Increasing the interlayer adhesion of 3D printed parts to enhance their strength
Researchers at Texas A&M University and Essentium scientists have developed a method to enhance the interlayer adhesion of a 3D printed plastic part. By integrating carbon nanotubes and plasma science directly into the manufacturing process, they would be able to correct this printing defect and thus offer mechanically stronger parts. In concrete terms, the team covered the surface of each layer with carbon particles, heated by an electric current produced by a beam of charged air particles, or plasma, which strengthened the interlayer bond and thus the final part.
The family of polymers is highly valued by the additive manufacturing market: from classic PLA to high-performance materials such as PEKK, there is no shortage of solutions for designing a part. While some plastics are easier to print than others, it would appear that some defects can be found regardless of the material used. One example is interlayer adhesion: the junction between the layers does not occur, usually due to an extrusion temperature that is too low. However, this will reduce the final strength of the part compared to processes such as injection moulding. The 3D printed part has to be heated, but as Micah Green, professor of chemical engineering, explains, “If you put something in an oven, it will heat everything, so a 3D printed part can deform and melt, losing its shape. What we really needed was to find a way to heat only the junctions between the printed layers, not the whole part.”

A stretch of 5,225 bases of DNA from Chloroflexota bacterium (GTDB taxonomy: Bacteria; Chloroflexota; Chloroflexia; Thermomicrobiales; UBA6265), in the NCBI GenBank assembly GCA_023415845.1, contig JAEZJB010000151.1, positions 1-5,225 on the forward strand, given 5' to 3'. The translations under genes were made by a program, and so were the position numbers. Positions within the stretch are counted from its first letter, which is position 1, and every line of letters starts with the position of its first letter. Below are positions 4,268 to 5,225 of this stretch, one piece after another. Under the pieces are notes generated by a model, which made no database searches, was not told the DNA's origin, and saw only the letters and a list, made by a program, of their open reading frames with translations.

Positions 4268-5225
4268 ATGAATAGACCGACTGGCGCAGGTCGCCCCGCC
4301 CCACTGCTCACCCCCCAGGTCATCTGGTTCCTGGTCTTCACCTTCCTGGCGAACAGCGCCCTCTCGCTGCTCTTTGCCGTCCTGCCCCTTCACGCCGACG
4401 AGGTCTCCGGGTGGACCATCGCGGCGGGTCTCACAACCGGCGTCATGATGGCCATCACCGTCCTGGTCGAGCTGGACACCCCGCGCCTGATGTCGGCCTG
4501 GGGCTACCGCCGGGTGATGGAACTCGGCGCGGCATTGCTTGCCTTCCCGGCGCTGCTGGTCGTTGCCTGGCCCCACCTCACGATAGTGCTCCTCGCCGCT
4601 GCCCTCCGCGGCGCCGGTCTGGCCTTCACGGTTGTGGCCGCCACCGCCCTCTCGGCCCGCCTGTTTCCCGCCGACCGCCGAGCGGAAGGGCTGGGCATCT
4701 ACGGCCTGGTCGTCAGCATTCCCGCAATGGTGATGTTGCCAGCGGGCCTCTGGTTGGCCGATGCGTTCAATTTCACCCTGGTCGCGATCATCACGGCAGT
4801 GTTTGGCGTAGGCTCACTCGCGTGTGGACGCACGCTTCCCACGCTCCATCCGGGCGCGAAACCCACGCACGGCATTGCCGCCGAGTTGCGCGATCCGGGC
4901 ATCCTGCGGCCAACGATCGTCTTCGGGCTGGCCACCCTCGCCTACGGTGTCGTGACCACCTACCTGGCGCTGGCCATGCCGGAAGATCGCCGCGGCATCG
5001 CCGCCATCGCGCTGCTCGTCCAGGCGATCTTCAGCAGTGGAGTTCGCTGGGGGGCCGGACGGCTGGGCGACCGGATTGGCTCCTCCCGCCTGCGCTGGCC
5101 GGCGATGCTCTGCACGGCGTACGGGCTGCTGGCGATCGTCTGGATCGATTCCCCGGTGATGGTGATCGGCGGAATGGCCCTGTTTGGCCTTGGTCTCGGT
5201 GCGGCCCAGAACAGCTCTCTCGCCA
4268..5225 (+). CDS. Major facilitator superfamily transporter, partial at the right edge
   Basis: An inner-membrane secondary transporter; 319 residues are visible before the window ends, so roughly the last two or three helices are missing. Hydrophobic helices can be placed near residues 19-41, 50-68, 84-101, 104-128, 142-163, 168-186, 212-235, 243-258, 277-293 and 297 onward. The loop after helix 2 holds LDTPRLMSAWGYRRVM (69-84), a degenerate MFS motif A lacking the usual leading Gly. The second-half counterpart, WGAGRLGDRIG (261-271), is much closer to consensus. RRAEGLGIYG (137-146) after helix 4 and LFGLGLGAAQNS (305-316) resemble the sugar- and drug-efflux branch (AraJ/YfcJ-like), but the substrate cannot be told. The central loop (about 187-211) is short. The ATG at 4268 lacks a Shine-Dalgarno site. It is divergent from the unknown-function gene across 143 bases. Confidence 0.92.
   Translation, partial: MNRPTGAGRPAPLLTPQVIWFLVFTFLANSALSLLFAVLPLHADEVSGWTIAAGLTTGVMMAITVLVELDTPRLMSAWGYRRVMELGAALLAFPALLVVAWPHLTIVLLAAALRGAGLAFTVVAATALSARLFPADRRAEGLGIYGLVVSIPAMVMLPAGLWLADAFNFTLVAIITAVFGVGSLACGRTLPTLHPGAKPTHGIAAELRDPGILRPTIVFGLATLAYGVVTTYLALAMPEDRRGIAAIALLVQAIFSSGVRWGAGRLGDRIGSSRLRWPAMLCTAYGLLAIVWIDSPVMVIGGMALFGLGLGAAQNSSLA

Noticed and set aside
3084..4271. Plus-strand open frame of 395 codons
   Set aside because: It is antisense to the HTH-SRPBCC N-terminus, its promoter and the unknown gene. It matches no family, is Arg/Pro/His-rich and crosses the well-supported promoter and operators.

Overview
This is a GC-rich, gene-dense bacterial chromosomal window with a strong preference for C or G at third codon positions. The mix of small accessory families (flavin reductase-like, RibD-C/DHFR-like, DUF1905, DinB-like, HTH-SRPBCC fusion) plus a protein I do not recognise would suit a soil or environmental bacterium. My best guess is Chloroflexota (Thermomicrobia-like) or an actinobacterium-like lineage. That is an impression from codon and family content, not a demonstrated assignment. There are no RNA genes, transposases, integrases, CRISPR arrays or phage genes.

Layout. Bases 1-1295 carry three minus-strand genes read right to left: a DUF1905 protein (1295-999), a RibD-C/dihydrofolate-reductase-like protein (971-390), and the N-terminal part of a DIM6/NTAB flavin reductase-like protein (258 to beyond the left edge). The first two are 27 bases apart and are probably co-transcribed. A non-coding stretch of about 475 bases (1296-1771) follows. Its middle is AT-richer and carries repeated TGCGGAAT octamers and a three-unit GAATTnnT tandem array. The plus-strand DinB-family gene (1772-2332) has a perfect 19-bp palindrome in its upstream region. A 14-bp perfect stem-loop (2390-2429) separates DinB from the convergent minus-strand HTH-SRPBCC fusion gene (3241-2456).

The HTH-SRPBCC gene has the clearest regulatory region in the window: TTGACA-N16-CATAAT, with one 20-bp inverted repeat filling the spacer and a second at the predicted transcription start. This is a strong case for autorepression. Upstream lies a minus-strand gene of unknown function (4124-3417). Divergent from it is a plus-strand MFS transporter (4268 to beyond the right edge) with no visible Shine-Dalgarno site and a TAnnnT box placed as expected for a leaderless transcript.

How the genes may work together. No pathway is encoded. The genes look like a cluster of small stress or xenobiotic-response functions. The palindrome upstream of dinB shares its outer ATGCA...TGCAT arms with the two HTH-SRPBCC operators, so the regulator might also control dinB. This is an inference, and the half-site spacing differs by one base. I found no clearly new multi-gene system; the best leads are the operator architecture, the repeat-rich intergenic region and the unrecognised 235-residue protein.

The team therefore turned to carbon nanotubes: these particles can heat up under the effect of an electric current. The researchers coated the parts with carbon nanotubes during printing to ensure that the layers were bonded together. An electric current was then applied to activate the nanotubes. The researchers explain that they then developed a beam of charged air particles, or plasma, capable of carrying an electrical charge to the surface of the printed part. The current could then pass through, heating the carbon particles and bonding the layers together very firmly.
Several tests were then carried out: the researchers claim that their new method makes it possible to obtain parts as resistant as those designed by injection moulding. Micah Green concludes: “The Holy Grail of 3D printing was to get the strength of the 3D printed part to be comparable to that of a moulded part. In this study, we successfully used localized heating to reinforce the 3D printed parts, so that their mechanical properties now rival those of moulded parts. Thanks to our technology, users can now print a custom part, such as a custom prosthesis, and this heat-treated part will be much stronger than before. “A method full of promise that could have a considerable impact on the market. You can find all the research HERE.
What do you think of this technique? Don’t hesitate to leave your thoughts in the comments below or on our Facebook and Twitter pages! Sign up for our free weekly Newsletter to receive all the latest news in 3D printing straight to your inbox!